© 2024 KRWG
News that Matters.
Play Live Radio
Next Up:
0:00 0:00
Available On Air Stations

Chess and music: A two-part interview with national chess master Lior Lapid

They say chess is the game of kings, but one can argue that it is also the game of musicians. From 18th century France through composers like Sergei Prokofiev (who kept a chess board on his piano), to jazz greats like Billie Holiday and Dizzy Gillespie (they played each other), to hip-hop artist Rakaa Taylor, musicians from across the centuries, across the continents, and across every musical genre have played chess – for pleasure and sometimes professionally.

Lior Lapid playing chess.
Lior Lapid playing chess.

In this two-part interview, National Master and chess educator Lior Lapid and Intermezzo Leora Zeitlin explore some of the numerous connections between chess and music. “You tend to find child prodigies in only three fields,” Lapid said in the first interview, “and those are chess, math, and music. And maybe not coincidentally, very often children – and adults – who excel in any one of those fields are also at least proficient in the other two.”

Lapid founded the PALS Chess Academy in Denver and is now living in Miami. He grew up in Las Cruces, is a graduate of New Mexico State University, and also happens to be the nephew of Leora Zeitlin.

In Part I (aired on October 5), Lapid and Zeitlin focus on two people for whom both chess and music were central passions: Francois-André Danican Philidor, an early 18th-century composer who was the celebrated composer of more than 20 comic operas as well as the greatest chess player of his time; and Paul Morphy, the foremost chess player of his time and someone who could memorize a piece of music after hearing it only once. They also discuss some of the terminology that both disciplines use, such as tempo, harmony and dissonance.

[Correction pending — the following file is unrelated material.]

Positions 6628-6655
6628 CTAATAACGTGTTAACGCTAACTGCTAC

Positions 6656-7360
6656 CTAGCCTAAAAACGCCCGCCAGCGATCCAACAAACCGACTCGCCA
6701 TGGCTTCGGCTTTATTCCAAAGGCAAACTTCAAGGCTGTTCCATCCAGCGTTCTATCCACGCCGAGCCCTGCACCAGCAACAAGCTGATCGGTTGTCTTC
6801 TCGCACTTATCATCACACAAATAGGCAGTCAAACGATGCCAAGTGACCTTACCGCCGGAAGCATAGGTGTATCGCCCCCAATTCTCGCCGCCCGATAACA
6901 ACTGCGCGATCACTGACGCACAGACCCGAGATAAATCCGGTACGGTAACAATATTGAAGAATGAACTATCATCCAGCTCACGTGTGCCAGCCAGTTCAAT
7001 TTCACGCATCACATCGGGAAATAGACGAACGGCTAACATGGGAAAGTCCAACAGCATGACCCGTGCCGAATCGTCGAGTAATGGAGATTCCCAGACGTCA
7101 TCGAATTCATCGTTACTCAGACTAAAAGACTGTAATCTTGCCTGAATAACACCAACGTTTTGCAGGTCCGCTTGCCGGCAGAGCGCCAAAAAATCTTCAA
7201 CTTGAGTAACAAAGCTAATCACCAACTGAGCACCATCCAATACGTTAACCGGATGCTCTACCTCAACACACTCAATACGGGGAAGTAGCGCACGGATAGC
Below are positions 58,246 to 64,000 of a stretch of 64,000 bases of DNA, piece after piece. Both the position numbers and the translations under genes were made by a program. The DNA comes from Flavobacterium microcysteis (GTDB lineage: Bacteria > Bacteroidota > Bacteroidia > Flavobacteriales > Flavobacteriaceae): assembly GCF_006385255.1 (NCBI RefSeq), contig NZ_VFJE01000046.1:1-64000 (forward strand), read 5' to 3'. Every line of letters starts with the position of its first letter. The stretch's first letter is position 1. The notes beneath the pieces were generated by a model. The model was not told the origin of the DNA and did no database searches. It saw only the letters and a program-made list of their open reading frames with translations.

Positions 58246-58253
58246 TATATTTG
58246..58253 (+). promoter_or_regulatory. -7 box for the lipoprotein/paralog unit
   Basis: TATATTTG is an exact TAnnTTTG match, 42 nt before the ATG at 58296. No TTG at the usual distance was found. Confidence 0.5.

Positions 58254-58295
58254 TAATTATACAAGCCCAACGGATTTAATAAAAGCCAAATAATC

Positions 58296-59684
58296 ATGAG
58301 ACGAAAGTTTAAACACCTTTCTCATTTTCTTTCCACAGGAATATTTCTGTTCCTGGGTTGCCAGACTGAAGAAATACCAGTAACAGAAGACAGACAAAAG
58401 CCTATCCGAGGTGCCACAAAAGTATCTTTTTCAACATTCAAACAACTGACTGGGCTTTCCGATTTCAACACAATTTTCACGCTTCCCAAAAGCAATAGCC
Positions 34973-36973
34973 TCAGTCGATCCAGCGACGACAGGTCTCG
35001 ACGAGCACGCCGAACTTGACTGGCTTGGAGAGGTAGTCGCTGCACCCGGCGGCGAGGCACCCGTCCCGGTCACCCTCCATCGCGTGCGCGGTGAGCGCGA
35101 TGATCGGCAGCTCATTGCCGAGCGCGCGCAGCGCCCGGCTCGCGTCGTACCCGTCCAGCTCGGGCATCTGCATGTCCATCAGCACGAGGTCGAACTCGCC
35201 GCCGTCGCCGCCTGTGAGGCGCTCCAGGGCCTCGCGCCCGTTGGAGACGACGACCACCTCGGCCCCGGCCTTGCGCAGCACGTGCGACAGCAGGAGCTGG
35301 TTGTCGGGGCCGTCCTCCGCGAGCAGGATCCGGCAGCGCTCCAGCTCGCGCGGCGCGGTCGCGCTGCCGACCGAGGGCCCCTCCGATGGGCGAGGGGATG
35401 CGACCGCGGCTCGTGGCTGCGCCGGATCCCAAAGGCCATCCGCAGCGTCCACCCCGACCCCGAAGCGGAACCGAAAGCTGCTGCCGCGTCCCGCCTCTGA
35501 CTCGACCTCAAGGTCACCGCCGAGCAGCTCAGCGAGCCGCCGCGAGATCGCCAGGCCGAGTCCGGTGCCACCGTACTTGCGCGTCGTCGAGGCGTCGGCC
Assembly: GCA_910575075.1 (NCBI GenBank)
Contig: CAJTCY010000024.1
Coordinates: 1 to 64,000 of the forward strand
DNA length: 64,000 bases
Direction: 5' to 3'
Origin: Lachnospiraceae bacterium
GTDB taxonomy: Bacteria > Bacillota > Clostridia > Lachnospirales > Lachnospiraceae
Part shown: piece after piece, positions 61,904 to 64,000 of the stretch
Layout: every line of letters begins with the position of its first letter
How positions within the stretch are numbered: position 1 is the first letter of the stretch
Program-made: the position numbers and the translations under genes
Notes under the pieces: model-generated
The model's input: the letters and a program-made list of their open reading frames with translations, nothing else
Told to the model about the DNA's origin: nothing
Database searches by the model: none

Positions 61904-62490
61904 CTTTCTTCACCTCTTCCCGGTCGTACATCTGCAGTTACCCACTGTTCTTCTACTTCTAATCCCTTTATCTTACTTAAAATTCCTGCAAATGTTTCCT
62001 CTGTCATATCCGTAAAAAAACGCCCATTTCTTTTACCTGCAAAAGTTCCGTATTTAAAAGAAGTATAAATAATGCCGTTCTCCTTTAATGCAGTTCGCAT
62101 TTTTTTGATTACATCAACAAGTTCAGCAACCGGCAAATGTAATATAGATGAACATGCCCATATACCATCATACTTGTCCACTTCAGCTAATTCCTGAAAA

Lior Lapid in a Zoom call with Leora Zeitlin
Lior Lapid
Lior Lapid in a Zoom call with Leora Zeitlin

Part II will air on October 12, and will be posted on the internet after that.

Musical excerpts used in Part I:
• “Air des Hautbois,” by F.A.D. Philidor, New York Kamermusiker (Dorian 90189);
• “Allegro” by Joseph Aloys Schmittbauer, performed by Dennis James on glass harmonica (Sony 89047);
• Overture to the “Barber of Seville” by Gioacchino Rossini, performed by the Orpheus Chamber Orchestra (Deutsche Grammophon 415363);
• “Berceuse,” by Frederic Chopin, performed by Orli Shaham (Canary Classics 15).

The passage read from the “First and Last Days of Paul Morphy” manuscript, by Leona Queyrouze, is used by permission from the Williams Research Center, The Historic New Orleans Collection (accession 83-23-L).